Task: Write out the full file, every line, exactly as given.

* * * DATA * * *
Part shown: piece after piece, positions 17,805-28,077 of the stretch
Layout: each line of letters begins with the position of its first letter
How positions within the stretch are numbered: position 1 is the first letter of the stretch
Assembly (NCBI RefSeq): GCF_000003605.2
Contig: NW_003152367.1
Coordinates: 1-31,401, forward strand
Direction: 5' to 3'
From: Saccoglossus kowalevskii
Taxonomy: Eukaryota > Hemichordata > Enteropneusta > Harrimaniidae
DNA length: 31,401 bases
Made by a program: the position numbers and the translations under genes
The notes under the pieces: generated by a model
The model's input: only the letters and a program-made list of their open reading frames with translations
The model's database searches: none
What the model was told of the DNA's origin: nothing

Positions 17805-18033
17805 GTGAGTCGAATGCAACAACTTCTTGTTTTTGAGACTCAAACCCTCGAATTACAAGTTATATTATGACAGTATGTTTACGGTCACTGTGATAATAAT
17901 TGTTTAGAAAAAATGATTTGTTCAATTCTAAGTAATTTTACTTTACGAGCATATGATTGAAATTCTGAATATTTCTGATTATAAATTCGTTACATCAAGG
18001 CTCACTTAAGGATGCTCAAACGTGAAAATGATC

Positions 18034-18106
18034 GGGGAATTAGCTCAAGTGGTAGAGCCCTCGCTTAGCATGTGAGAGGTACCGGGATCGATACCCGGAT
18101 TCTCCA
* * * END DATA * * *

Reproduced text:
Part shown: piece after piece, positions 17,805-28,077 of the stretch
Layout: each line of letters begins with the position of its first letter
How positions within the stretch are numbered: position 1 is the first letter of the stretch
Assembly (NCBI RefSeq): GCF_000003605.2
Contig: NW_003152367.1
Coordinates: 1-31,401, forward strand
Direction: 5' to 3'
From: Saccoglossus kowalevskii
Taxonomy: Eukaryota > Hemichordata > Enteropneusta > Harrimaniidae
DNA length: 31,401 bases
Made by a program: the position numbers and the translations under genes
The notes under the pieces: generated by a model
The model's input: only the letters and a program-made list of their open reading frames with translations
The model's database searches: none
What the model was told of the DNA's origin: nothing

Positions 17805-18033
17805 GTGAGTCGAATGCAACAACTTCTTGTTTTTGAGACTCAAACCCTCGAATTACAAGTTATATTATGACAGTATGTTTACGGTCACTGTGATAATAAT
17901 TGTTTAGAAAAAATGATTTGTTCAATTCTAAGTAATTTTACTTTACGAGCATATGATTGAAATTCTGAATATTTCTGATTATAAATTCGTTACATCAAGG
18001 CTCACTTAAGGATGCTCAAACGTGAAAATGATC

Positions 18034-18106
18034 GGGGAATTAGCTCAAGTGGTAGAGCCCTCGCTTAGCATGTGAGAGGTACCGGGATCGATACCCGGAT
18101 TCTCCA